Inducted in 1976
Career record: 185 games pitched, 162 games started, 68 wins, 75 losses, 3.93 ERA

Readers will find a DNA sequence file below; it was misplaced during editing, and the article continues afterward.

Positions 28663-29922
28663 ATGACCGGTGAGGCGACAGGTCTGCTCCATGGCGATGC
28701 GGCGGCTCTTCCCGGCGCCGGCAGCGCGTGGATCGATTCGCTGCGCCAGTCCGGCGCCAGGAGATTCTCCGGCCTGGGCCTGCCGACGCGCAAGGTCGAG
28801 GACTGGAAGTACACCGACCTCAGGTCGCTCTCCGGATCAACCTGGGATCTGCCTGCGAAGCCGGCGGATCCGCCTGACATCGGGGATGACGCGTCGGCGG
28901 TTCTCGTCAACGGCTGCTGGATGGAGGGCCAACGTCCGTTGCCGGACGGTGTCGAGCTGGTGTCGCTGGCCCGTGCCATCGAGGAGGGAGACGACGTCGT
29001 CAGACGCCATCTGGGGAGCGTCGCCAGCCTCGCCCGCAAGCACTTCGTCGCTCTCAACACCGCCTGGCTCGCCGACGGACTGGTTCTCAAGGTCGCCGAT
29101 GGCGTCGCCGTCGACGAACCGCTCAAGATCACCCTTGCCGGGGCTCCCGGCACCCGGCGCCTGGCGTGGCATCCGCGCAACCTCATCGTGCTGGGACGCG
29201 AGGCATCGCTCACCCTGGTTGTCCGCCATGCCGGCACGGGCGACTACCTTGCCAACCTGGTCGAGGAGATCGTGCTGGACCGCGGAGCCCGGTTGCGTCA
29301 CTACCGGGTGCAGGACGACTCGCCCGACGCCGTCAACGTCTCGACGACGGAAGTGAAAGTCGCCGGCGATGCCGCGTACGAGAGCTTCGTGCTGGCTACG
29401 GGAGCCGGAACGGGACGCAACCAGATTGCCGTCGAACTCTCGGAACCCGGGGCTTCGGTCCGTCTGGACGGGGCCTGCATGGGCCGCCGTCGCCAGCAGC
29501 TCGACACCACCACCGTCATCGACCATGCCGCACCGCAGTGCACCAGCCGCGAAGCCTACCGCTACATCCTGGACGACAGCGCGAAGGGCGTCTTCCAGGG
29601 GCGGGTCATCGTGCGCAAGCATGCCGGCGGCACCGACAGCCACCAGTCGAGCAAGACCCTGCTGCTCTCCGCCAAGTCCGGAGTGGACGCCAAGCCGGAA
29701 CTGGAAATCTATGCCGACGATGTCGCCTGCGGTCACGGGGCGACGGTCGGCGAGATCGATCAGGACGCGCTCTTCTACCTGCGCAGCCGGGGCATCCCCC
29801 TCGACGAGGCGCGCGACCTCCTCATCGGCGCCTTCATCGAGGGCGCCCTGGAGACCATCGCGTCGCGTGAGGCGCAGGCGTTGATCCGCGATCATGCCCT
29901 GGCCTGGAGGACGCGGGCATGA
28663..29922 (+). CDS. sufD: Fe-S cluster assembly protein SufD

Stories of athletic dedication and perseverance in the face of physical obstacles have become common sporting narratives. However, Phil Marchildon's story is different. The obstacles he faced were more harrowing than the ones confronted by most athletes, and his comeback all the more inspiring as a result. Born in Penetanguishine, Ontario, Marchildon began pitching locally in 1932 as a teenager. His talents were recognized by baseball promoters and he soon moved to northern Ontario to pitch for mining industry teams. He turned pro at the age of 26 and joined the Toronto Maple Leafs of the International League, where he pitched for two years before a brief stint with Cornwall, Ontario, in the now-defunct Can-Am League. At the end of the 1940 season, Marchildon's contract was purchased by the Philadelphia Athletics, then still managed by the legendary Connie Mack, and, on September 22nd, he made his major-league debut. By 1941, Marchildon had established himself as a regular member of the Athletics starting rotation. Their faith in him was rewarded in 1942 when he had a breakthrough season. He finished with a 17-14 record, the third-highest win total in the American League, with a team that finished in last place with only 55 wins. Marchildon was just hitting his stride. However, like so many other athletes of his day-to say nothing of ordinary Canadians-Marchildon found his career interrupted by the Second World War. He was conscripted into the Royal Canadian Air Force. As the tail gunner in a Halifax bomber, he successfully completed 25 missions over Europe before being shot down. Captured by the Germans, he spent the rest of the war in the infamous Stalag Luft III prison camp. Marchildon remained a captive until the camp was liberated by the Allies on May 2, 1945. Although he returned to the Athletics briefly at the end of the 1945 season (pitching only nine innings), Marchildon's first full season back was 1946. Not surprisingly, given his ordeal, he struggled with his physical health and later recalled that he spent the following winter trying to strengthen his legs by skiing. The training worked wonders. Marchildon returned to Philadelphia for 1947 and had the best season of his career. He finished with a 19-9 record, second in the American League in wins behind All-Star Bob Feller, and even more remarkably-given the state of his health in 1945-Marchildon finished third in the American League in both games started and innings pitched. In that season's most memorable game, he had a perfect game with two outs in the eighth inning when Cleveland's Ken Keltner walked on a 3-2 pitch. He lost his no-hitter in the ninth inning, before finishing with a career-best one-hit complete game. After a difficult 1948 season, Marchildon began to experience trouble with his pitching arm. He was released by the Athletics and briefly pitched with the Boston Rex Sox in 1950 before calling an end to his major-league career. He started 162 games in the major leagues, finishing with a career record of 68 wins and 75 losses and a respectable 3.93 earned run average. Marchildon spent the bulk of his big-league career with the Athletics, a decidedly mediocre team which rarely finished higher than eighth place in the eight-team American League. Despite this, he twice-in 1942 and 1947-finished in the top-ten in voting for the league's most valuable player award.